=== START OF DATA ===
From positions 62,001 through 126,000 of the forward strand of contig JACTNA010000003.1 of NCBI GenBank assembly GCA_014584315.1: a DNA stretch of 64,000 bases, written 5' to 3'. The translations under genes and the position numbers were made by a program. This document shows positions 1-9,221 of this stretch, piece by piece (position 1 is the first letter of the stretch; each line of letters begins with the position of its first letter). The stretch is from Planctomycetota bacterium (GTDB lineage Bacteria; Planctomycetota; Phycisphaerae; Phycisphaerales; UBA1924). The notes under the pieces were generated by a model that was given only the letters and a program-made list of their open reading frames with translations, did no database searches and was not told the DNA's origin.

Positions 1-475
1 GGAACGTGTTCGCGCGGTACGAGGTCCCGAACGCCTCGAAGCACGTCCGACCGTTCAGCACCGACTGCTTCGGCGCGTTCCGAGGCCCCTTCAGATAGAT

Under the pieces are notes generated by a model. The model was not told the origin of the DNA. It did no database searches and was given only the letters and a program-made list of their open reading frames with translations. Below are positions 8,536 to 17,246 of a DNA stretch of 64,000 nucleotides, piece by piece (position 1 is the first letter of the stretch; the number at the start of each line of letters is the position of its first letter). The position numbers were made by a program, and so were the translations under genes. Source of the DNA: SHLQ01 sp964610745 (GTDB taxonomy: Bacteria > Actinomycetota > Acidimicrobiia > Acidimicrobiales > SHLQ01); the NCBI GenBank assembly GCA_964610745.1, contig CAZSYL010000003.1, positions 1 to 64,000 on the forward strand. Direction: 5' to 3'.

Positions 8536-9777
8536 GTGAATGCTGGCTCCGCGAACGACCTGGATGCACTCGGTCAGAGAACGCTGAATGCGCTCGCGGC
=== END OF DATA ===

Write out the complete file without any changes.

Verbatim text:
From positions 62,001 through 126,000 of the forward strand of contig JACTNA010000003.1 of NCBI GenBank assembly GCA_014584315.1: a DNA stretch of 64,000 bases, written 5' to 3'. The translations under genes and the position numbers were made by a program. This document shows positions 1-9,221 of this stretch, piece by piece (position 1 is the first letter of the stretch; each line of letters begins with the position of its first letter). The stretch is from Planctomycetota bacterium (GTDB lineage Bacteria; Planctomycetota; Phycisphaerae; Phycisphaerales; UBA1924). The notes under the pieces were generated by a model that was given only the letters and a program-made list of their open reading frames with translations, did no database searches and was not told the DNA's origin.

Positions 1-475
1 GGAACGTGTTCGCGCGGTACGAGGTCCCGAACGCCTCGAAGCACGTCCGACCGTTCAGCACCGACTGCTTCGGCGCGTTCCGAGGCCCCTTCAGATAGAT

Under the pieces are notes generated by a model. The model was not told the origin of the DNA. It did no database searches and was given only the letters and a program-made list of their open reading frames with translations. Below are positions 8,536 to 17,246 of a DNA stretch of 64,000 nucleotides, piece by piece (position 1 is the first letter of the stretch; the number at the start of each line of letters is the position of its first letter). The position numbers were made by a program, and so were the translations under genes. Source of the DNA: SHLQ01 sp964610745 (GTDB taxonomy: Bacteria > Actinomycetota > Acidimicrobiia > Acidimicrobiales > SHLQ01); the NCBI GenBank assembly GCA_964610745.1, contig CAZSYL010000003.1, positions 1 to 64,000 on the forward strand. Direction: 5' to 3'.

Positions 8536-9777
8536 GTGAATGCTGGCTCCGCGAACGACCTGGATGCACTCGGTCAGAGAACGCTGAATGCGCTCGCGGC